Just in time for the annual appearance of children dressed up as ghosts, goblins, wizards, and witches, this “‘Just’ a list” post is from Shakespeare’s Macbeth (Act IV, scene 1), in which the three witches cook up a stew for conjuring apparitions of the dead. Suggesting the idea of a list as a container, the First Witch begins by mentioning the container for the brew; its ingredients follow.
Round about the cauldron go;
In the poison’d entrails throw.
Toad, that under cold stone
Days and nights has thirty-one
Swelter’d venom sleeping got,
Boil thou first i’ the charmed pot.
Double, double toil and trouble;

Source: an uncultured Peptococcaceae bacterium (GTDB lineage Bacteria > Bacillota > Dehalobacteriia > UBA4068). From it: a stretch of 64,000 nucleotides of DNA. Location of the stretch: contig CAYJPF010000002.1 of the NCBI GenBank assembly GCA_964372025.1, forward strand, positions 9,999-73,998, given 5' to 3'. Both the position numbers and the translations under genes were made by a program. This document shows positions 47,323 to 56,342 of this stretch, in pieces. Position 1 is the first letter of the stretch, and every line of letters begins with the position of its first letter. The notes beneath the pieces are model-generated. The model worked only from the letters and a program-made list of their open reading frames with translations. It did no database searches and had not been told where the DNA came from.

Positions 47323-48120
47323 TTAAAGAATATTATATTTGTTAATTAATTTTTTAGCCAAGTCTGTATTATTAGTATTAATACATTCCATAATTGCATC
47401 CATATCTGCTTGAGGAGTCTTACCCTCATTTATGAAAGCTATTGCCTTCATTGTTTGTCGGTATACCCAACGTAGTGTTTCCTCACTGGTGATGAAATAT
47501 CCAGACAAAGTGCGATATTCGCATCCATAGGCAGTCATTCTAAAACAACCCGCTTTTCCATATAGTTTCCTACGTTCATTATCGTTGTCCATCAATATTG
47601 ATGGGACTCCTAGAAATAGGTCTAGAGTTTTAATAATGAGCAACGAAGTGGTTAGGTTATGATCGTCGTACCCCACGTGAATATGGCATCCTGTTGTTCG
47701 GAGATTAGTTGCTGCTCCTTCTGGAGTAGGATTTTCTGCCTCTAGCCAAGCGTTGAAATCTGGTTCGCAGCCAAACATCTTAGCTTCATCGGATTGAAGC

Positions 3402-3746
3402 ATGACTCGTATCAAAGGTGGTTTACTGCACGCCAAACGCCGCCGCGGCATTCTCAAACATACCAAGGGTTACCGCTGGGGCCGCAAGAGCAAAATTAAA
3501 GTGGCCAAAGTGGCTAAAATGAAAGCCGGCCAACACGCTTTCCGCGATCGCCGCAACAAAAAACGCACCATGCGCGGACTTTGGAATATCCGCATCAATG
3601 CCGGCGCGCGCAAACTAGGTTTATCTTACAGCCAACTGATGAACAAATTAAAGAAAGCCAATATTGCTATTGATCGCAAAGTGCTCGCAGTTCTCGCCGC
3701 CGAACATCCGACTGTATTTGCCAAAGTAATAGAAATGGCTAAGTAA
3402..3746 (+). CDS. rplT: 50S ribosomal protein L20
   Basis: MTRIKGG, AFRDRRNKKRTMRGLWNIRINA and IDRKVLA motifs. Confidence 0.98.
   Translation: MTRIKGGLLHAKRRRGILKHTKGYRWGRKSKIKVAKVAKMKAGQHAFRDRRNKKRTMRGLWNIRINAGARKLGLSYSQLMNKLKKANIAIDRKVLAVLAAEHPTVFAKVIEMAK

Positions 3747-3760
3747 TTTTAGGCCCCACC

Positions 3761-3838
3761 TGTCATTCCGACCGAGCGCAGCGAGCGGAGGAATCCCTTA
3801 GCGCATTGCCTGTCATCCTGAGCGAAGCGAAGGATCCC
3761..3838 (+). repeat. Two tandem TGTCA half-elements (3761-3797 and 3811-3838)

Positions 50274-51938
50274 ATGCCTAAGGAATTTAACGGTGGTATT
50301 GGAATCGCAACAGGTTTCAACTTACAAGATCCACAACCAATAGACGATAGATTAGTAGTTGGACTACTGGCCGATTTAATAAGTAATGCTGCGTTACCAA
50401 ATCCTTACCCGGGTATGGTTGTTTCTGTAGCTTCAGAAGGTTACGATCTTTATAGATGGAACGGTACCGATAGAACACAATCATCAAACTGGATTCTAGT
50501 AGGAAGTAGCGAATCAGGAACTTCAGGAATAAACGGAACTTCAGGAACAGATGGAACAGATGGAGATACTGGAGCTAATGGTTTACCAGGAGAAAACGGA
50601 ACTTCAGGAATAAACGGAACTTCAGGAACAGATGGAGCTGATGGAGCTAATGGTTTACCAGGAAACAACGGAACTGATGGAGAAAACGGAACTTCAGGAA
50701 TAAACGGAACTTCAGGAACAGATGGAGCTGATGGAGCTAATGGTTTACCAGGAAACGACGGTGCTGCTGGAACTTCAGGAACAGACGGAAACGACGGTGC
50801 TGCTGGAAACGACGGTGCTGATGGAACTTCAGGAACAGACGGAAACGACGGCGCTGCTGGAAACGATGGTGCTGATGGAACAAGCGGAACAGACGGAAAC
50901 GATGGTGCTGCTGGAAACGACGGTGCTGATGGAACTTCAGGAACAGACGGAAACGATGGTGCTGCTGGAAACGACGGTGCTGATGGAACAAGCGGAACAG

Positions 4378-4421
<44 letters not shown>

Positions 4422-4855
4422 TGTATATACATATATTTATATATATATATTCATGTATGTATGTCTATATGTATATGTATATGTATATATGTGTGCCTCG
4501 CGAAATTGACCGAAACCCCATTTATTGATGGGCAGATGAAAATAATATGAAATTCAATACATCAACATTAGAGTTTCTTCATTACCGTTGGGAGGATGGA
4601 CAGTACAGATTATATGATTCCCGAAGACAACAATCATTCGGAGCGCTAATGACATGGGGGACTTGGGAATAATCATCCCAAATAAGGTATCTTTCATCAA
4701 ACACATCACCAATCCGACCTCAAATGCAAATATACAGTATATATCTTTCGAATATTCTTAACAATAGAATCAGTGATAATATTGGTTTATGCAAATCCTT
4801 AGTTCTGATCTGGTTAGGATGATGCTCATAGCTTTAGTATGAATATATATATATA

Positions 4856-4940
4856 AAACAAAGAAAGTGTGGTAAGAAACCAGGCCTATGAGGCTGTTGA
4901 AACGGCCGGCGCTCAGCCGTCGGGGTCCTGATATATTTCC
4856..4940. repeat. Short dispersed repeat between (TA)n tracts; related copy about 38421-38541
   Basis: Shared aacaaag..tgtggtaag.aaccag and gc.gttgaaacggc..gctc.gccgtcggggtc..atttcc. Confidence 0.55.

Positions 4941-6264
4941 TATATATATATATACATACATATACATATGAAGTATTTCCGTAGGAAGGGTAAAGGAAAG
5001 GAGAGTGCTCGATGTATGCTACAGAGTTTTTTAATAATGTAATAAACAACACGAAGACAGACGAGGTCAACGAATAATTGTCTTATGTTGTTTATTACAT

Fire burn, and cauldron bubble.
Fillet of a fenny snake,
In the cauldron boil and bake;
Eye of newt and toe of frog,
Wool of bat and tongue of dog,
Adder’s fork and blind-worm’s sting,
Lizard’s leg and owlet’s wing,
For a charm of powerful trouble,
Like a hell-broth boil and bubble.
The Third Witch follows with some “powerful trouble” of gruesome ingredients and poisonous ideas. But we leave the list/cauldron here to instead wish our readers a Happy Halloween full of lists without the “toil and trouble.”
 For lists as containers, see our post “What is a List?” (May 6, 2018).
 William Shakespeare. MacBeth IV.1.4-19. Ed. Barbara Mowat and Paul Werstine (Washington, DC: Folger Shakespeare Library, 2013).
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